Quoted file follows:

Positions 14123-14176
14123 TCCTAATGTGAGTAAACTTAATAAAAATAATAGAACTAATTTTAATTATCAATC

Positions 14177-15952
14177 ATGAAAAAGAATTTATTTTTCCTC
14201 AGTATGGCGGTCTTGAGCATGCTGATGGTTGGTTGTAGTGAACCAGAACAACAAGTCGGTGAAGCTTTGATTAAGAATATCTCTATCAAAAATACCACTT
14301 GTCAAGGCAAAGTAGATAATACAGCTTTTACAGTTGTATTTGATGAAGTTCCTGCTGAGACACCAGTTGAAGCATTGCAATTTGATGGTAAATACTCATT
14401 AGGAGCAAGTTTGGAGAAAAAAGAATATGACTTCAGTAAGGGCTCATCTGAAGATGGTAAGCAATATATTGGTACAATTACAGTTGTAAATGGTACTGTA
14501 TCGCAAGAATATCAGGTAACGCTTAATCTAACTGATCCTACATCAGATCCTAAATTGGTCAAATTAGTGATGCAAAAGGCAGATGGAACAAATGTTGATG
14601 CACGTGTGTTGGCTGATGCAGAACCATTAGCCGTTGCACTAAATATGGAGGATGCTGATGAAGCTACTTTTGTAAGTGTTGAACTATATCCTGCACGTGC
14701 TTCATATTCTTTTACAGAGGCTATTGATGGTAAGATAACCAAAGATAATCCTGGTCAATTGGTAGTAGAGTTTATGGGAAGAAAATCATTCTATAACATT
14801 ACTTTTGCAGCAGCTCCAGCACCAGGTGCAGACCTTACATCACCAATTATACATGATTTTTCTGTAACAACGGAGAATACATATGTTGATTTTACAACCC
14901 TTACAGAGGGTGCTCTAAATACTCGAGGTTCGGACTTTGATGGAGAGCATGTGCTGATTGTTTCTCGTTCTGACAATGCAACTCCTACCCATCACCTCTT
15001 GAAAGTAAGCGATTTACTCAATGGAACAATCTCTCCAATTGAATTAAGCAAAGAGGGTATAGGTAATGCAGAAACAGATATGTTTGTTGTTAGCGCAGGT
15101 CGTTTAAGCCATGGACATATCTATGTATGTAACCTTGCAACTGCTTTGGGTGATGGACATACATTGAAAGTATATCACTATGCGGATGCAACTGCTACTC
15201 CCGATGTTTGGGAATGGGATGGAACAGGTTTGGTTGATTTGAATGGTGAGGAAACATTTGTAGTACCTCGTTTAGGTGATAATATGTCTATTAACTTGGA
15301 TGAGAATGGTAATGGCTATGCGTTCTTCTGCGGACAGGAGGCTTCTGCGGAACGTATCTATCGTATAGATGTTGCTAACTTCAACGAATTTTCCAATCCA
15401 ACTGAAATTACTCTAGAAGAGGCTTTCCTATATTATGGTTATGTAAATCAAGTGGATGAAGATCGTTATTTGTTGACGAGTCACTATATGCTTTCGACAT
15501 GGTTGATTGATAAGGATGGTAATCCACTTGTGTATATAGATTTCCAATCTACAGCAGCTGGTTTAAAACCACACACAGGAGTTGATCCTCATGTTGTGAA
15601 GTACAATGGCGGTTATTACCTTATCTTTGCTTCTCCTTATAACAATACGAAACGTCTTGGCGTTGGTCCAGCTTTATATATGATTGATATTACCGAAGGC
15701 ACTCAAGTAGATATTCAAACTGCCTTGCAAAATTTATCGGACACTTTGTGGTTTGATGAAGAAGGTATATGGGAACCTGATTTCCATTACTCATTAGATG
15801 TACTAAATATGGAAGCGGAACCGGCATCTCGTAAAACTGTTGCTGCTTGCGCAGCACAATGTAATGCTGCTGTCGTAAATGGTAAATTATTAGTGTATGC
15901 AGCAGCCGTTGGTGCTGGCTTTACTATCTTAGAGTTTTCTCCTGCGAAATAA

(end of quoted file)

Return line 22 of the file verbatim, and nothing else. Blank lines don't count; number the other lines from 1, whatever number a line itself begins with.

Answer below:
15901 AGCAGCCGTTGGTGCTGGCTTTACTATCTTAGAGTTTTCTCCTGCGAAATAA